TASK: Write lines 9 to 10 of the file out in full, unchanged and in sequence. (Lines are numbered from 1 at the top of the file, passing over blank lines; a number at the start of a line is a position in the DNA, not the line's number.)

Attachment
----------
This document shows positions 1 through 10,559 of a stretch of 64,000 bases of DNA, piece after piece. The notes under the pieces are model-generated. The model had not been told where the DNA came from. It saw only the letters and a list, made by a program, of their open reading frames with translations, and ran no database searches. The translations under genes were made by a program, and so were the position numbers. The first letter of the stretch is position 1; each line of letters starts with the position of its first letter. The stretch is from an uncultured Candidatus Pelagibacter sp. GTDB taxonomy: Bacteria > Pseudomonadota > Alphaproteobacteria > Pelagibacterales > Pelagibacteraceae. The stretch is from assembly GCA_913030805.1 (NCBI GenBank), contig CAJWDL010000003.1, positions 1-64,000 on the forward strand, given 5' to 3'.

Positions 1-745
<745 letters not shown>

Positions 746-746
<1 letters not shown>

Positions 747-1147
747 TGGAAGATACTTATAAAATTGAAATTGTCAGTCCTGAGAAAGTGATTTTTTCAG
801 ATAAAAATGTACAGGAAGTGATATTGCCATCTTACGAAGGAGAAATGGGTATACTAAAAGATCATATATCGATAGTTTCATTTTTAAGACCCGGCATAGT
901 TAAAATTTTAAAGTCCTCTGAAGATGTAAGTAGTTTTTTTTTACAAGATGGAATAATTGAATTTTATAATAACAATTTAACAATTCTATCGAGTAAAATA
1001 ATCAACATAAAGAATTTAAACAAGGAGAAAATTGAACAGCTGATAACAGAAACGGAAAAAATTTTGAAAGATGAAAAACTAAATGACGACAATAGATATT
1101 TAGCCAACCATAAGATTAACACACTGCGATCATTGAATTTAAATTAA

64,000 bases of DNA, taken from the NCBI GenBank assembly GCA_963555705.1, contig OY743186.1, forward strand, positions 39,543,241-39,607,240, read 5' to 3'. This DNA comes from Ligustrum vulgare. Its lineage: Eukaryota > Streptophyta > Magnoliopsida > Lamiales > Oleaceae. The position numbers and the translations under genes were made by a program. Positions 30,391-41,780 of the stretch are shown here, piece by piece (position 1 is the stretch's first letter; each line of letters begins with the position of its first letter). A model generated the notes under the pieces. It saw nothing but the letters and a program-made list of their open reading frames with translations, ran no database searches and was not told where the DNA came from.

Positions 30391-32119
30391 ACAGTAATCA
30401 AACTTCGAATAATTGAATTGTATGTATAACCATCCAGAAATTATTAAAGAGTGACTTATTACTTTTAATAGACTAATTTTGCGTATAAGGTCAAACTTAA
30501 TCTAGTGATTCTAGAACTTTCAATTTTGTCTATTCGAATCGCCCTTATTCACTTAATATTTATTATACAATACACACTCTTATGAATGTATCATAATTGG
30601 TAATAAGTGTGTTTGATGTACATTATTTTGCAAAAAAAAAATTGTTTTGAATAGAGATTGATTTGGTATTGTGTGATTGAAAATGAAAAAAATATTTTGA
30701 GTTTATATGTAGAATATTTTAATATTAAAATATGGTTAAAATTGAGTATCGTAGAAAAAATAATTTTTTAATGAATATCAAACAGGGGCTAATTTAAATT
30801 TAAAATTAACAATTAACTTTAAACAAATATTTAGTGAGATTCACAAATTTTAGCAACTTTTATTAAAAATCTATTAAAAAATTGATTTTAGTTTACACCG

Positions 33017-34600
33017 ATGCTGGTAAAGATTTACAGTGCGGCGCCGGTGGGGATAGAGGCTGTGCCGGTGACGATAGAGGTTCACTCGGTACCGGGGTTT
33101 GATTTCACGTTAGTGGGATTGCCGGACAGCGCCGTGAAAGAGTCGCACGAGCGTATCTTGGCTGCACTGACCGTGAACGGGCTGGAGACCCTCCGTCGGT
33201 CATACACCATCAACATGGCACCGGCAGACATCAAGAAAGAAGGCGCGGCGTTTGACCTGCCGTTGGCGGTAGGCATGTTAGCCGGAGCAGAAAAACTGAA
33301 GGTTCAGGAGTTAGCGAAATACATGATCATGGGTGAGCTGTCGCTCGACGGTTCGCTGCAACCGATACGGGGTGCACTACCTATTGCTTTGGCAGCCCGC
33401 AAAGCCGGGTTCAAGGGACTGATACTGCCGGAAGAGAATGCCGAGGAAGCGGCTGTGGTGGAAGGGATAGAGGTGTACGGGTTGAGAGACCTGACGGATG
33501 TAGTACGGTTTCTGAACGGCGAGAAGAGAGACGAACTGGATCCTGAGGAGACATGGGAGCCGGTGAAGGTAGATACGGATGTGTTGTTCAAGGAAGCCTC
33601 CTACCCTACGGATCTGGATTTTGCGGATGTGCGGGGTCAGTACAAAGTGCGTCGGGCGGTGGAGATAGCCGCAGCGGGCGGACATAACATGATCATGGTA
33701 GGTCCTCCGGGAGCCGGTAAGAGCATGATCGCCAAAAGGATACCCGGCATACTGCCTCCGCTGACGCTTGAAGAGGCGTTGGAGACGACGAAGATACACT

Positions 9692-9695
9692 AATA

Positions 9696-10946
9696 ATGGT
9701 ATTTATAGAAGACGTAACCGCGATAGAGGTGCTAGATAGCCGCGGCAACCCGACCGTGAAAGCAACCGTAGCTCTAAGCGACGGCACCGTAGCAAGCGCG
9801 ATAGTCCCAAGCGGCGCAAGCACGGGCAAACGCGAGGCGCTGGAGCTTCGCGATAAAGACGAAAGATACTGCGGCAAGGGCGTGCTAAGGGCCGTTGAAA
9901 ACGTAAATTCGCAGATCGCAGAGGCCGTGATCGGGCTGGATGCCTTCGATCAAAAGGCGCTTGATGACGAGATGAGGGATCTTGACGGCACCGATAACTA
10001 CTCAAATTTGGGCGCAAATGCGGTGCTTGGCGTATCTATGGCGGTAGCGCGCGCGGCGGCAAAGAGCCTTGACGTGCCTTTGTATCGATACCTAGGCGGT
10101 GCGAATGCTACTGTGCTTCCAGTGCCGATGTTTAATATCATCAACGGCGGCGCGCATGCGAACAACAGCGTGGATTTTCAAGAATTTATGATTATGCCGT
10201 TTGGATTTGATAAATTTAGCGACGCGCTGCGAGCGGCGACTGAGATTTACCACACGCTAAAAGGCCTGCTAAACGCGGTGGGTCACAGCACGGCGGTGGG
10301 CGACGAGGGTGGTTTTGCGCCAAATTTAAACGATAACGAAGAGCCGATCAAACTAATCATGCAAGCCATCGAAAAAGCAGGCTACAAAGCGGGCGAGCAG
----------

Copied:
901 TAAAATTTTAAAGTCCTCTGAAGATGTAAGTAGTTTTTTTTTACAAGATGGAATAATTGAATTTTATAATAACAATTTAACAATTCTATCGAGTAAAATA
1001 ATCAACATAAAGAATTTAAACAAGGAGAAAATTGAACAGCTGATAACAGAAACGGAAAAAATTTTGAAAGATGAAAAACTAAATGACGACAATAGATATT